• Factography in curriculum. Too much data and knowledge of no Life-use.
All points about actual problems in School Systems arround the World will be compared with inslusive concept of solving problems in School System.
2. Glossary (terminology) improvement :
• Some basic terms and definitions already accounted in documents (1990, 2017) needs modification in accordance to MSA approcah, and should be redefined in the course of inclusive paradigm. Some new terms should be added for better understanding what is practically happening in schools and classrooms and how to progress toward inclusion.
• Optimized Glossary could also enable better understanding and inclusive managment of school curriculum and better inclusive management in classrooms.
3. Problematic “Black box” approach in schools includes problem of understanding how Living beings (organisms) function and the way teacher affect children self-development. Central term is child self-development based on understanding how children psycho-physiologically and socialy function. MSA approach could enable more clear understanding how children (Living beings) function and thus offer possibility of producing more weihgty effects of teacher’s behavior on different children personalities. “Black box” approach can make damage to child self-development if teachers don’t understand what kind of effects are happening while acting on learners. Also new inclusive strategies for approaches to child optimal self-development will be proposed and teachers “White-box” effects will be presented.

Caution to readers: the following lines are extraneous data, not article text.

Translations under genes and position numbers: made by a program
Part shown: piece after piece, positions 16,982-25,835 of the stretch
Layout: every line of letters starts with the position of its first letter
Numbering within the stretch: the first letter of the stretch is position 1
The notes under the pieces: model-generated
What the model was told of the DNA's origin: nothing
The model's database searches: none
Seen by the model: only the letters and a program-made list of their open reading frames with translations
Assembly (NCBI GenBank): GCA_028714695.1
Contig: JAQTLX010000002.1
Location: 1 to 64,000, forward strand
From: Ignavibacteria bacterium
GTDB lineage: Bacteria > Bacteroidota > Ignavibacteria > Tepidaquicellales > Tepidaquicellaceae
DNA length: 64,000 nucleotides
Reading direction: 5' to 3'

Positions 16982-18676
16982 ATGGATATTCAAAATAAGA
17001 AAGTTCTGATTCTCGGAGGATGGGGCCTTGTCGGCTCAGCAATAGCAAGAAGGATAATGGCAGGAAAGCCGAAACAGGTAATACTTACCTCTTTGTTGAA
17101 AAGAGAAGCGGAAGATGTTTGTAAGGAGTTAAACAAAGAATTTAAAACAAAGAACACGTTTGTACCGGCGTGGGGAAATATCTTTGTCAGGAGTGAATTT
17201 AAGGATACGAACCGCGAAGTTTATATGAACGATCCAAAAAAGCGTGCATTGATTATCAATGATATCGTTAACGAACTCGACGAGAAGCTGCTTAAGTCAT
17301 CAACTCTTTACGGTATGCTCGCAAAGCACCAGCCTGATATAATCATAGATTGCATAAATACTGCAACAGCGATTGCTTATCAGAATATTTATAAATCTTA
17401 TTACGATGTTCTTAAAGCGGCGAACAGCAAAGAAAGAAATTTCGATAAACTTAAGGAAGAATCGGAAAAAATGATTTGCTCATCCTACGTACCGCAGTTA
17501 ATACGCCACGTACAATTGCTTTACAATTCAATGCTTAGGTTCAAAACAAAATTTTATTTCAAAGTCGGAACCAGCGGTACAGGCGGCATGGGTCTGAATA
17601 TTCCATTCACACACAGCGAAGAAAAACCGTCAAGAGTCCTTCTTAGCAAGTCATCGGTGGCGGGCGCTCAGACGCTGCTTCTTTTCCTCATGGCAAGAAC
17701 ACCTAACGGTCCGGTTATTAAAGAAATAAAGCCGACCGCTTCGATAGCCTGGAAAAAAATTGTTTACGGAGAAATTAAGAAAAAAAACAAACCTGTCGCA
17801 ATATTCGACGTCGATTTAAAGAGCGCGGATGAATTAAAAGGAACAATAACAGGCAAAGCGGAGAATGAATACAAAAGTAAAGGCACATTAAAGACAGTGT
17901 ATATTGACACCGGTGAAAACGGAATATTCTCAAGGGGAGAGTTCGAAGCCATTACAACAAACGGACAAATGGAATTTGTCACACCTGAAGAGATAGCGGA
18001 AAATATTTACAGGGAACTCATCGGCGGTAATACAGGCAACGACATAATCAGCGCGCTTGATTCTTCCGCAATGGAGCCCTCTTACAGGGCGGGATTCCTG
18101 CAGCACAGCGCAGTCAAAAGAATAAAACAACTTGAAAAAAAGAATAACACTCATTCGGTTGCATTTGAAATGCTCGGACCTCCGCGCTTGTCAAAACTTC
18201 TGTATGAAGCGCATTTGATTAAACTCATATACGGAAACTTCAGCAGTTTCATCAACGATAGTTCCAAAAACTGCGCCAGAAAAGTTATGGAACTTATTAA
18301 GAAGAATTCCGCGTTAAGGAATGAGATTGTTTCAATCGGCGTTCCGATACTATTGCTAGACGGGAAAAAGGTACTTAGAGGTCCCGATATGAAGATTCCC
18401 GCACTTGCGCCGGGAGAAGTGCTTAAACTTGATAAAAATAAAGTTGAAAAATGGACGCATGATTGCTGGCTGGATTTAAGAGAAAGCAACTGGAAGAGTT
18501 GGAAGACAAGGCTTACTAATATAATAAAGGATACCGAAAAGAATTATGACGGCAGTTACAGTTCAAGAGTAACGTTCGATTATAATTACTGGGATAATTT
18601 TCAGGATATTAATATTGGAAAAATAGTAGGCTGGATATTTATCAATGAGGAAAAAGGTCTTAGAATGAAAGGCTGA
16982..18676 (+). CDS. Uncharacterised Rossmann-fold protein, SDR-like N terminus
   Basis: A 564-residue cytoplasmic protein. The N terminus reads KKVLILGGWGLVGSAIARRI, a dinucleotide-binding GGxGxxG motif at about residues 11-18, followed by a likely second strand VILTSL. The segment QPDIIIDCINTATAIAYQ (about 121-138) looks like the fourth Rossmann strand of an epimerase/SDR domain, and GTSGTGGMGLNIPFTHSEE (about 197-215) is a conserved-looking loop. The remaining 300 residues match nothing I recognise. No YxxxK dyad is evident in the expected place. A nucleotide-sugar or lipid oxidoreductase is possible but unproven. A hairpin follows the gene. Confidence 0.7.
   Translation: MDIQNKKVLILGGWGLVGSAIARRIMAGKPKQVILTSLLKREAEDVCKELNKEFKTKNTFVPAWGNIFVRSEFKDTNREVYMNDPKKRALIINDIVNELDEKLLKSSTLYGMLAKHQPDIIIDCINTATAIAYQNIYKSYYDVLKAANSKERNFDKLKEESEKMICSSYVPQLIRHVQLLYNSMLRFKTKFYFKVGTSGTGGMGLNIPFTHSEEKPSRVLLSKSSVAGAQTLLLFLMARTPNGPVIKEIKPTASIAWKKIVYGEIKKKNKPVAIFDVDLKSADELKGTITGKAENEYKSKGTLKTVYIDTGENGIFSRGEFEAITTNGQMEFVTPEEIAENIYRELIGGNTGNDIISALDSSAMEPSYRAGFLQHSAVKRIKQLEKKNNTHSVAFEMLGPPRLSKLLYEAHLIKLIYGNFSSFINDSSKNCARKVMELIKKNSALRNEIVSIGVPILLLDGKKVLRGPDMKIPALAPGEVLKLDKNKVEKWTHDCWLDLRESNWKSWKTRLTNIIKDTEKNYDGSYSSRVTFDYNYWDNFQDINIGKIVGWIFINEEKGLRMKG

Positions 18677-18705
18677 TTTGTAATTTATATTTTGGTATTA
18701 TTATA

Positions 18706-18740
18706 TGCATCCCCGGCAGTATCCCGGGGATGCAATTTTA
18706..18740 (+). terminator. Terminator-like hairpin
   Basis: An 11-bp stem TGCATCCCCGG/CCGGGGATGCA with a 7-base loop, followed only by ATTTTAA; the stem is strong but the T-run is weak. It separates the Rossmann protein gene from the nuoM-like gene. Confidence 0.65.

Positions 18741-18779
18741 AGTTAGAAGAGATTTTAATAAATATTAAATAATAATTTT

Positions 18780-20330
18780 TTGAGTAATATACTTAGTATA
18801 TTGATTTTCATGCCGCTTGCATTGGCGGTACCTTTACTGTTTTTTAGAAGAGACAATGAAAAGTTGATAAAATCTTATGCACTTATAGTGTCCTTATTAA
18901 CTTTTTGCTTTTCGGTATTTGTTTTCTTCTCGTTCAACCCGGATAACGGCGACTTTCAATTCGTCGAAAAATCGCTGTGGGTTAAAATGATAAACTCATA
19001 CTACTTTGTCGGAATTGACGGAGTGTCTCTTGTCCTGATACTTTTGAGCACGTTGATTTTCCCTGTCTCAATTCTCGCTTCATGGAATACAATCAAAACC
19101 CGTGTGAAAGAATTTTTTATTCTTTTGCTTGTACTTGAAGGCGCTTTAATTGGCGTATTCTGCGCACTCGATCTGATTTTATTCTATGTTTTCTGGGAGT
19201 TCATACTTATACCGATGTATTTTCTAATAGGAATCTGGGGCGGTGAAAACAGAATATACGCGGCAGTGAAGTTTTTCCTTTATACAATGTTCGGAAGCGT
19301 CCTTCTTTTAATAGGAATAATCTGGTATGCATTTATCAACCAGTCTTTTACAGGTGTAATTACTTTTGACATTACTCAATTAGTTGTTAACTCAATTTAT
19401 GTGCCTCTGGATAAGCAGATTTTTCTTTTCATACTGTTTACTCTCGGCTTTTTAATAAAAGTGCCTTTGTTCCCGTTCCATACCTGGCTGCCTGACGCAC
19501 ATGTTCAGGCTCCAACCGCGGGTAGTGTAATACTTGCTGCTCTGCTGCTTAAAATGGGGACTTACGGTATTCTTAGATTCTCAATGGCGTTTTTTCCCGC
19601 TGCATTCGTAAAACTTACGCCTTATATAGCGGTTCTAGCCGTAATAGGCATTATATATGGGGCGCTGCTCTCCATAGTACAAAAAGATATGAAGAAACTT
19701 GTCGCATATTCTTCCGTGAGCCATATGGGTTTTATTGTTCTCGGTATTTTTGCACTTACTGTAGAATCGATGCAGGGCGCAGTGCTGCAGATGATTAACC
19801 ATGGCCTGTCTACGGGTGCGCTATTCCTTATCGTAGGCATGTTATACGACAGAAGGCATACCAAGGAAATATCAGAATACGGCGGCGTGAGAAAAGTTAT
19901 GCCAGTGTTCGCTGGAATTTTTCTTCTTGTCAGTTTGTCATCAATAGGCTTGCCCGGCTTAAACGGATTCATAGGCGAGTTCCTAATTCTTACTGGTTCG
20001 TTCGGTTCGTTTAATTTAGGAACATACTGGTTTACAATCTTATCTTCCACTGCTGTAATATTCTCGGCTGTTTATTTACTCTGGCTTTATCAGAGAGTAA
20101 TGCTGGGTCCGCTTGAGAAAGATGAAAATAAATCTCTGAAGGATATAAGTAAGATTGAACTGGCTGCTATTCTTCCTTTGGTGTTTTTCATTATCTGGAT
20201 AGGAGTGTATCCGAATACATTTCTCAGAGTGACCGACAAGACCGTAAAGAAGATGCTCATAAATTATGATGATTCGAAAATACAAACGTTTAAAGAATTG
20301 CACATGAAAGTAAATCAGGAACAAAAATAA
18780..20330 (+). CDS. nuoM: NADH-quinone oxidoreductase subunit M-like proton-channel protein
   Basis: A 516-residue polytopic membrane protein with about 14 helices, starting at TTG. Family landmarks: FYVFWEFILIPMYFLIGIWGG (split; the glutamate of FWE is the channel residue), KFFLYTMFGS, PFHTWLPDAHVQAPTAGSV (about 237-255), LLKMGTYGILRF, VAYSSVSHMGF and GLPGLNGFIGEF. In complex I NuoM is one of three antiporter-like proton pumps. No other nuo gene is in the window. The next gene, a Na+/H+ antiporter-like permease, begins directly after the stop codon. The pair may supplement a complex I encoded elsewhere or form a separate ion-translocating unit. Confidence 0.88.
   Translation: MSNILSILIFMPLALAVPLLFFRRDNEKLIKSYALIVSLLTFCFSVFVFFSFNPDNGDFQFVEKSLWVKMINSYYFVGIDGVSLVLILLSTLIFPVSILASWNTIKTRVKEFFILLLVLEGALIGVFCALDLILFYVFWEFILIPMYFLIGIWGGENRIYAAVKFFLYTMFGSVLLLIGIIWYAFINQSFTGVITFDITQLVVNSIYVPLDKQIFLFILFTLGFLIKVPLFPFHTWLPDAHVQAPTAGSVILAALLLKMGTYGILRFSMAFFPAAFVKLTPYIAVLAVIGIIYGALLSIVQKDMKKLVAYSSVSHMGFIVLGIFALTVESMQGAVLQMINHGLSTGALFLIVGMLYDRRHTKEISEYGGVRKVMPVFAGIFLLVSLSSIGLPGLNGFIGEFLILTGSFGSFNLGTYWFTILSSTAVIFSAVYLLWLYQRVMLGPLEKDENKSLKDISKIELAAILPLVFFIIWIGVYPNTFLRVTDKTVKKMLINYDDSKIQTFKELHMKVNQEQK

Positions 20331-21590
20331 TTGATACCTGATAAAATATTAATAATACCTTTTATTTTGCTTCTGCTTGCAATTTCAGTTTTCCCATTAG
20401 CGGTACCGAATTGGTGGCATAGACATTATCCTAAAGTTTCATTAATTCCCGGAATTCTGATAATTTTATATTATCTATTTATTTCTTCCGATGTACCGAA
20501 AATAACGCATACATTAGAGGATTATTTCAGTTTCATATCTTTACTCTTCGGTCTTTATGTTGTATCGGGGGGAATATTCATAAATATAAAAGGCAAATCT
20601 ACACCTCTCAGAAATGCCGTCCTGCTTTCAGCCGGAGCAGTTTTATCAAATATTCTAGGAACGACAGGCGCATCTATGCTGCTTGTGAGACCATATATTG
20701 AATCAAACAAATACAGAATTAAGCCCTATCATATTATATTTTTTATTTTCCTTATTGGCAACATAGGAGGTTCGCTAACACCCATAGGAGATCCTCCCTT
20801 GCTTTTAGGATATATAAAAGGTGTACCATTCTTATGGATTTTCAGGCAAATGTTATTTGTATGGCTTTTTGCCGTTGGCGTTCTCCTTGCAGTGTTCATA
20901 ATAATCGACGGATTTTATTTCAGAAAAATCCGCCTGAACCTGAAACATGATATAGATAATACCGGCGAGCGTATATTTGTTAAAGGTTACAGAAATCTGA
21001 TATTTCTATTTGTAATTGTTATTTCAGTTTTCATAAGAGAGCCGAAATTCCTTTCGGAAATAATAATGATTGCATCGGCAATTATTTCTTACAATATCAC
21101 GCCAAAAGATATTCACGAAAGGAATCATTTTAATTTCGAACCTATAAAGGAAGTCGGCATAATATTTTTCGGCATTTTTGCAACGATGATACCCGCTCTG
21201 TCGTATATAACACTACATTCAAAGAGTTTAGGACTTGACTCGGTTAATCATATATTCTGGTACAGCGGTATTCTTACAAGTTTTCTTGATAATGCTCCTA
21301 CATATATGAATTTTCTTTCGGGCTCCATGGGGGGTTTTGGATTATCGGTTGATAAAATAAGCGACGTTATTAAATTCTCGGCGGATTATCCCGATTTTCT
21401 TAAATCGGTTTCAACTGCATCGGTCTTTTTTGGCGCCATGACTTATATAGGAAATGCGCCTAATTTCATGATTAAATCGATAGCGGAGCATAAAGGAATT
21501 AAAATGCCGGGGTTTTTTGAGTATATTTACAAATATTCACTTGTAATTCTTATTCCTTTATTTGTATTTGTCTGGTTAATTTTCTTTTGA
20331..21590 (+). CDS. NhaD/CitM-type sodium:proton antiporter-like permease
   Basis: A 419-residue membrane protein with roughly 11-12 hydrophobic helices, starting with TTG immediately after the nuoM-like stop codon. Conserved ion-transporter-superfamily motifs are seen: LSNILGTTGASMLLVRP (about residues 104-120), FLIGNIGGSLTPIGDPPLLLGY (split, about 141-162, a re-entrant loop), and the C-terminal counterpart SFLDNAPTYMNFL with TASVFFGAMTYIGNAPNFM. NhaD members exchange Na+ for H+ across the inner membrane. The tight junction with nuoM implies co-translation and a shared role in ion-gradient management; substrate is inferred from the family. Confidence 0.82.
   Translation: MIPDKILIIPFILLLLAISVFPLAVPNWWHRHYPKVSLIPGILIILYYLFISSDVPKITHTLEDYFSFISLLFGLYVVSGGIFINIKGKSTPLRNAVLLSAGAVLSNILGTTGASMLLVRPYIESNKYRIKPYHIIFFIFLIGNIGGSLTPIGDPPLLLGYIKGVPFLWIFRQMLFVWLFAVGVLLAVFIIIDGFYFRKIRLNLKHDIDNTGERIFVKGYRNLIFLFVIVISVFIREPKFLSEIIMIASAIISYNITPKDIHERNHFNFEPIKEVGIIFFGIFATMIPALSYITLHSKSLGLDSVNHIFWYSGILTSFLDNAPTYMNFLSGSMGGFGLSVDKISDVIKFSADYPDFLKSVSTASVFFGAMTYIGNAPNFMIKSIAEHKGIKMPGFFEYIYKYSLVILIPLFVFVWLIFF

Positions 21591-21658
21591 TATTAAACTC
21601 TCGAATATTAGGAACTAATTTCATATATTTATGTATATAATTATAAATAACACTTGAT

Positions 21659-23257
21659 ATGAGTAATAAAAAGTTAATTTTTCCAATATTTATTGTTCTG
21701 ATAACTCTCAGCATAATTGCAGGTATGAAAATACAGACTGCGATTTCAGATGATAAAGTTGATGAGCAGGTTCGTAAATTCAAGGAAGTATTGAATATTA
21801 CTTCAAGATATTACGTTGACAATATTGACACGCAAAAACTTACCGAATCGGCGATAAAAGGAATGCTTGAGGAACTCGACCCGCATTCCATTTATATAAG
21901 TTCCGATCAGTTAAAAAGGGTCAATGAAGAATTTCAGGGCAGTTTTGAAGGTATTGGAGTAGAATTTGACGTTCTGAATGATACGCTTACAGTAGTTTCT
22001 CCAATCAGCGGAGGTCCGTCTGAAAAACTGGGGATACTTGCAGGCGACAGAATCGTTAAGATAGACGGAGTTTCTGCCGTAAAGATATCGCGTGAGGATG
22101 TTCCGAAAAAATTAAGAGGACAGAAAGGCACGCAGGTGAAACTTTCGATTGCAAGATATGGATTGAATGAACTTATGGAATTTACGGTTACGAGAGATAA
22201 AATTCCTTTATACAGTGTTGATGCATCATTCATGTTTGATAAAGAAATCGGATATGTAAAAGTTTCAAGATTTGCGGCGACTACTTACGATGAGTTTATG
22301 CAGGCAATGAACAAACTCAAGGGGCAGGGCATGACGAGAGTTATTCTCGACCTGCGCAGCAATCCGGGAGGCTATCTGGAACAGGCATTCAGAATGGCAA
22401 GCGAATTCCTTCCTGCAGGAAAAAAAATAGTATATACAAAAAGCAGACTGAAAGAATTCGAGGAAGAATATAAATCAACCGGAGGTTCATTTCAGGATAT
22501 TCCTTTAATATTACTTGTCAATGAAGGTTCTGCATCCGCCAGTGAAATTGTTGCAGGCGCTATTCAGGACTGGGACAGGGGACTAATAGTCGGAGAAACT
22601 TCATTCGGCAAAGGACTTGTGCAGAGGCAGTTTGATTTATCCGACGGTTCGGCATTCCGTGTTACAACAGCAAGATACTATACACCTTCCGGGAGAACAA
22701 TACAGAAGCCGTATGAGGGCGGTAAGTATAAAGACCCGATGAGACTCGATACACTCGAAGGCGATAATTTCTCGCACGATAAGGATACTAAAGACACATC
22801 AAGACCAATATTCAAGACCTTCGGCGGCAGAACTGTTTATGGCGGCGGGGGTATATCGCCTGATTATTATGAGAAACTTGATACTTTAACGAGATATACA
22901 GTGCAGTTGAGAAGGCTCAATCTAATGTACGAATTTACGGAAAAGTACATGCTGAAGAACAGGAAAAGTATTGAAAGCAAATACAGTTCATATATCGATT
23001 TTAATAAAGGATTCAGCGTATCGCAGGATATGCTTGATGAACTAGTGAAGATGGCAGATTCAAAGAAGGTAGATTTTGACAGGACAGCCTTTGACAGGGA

4. MSA aprroach (“white-box”) to curriculum understanding should be added as it could offer more wide and comprehensive understanding of psychological and sociological processes in Human interactions and relations to physical environment. The final goal is to make new form of disciplinary and interdisciplinary approcah as transformation of existing scientific school subject based curriculum which is used in most National School Systems.
5. Higher and long term goals in curriculum should be integrated into global (wide) curriculum organization of knowledge which could integrate scientific disciplinary and interdisciplinary knowledge into more Life-sense use and offer new experience of Life-long learning. Also basic principles of Life-long learning on the basis of MSA approach will be presented.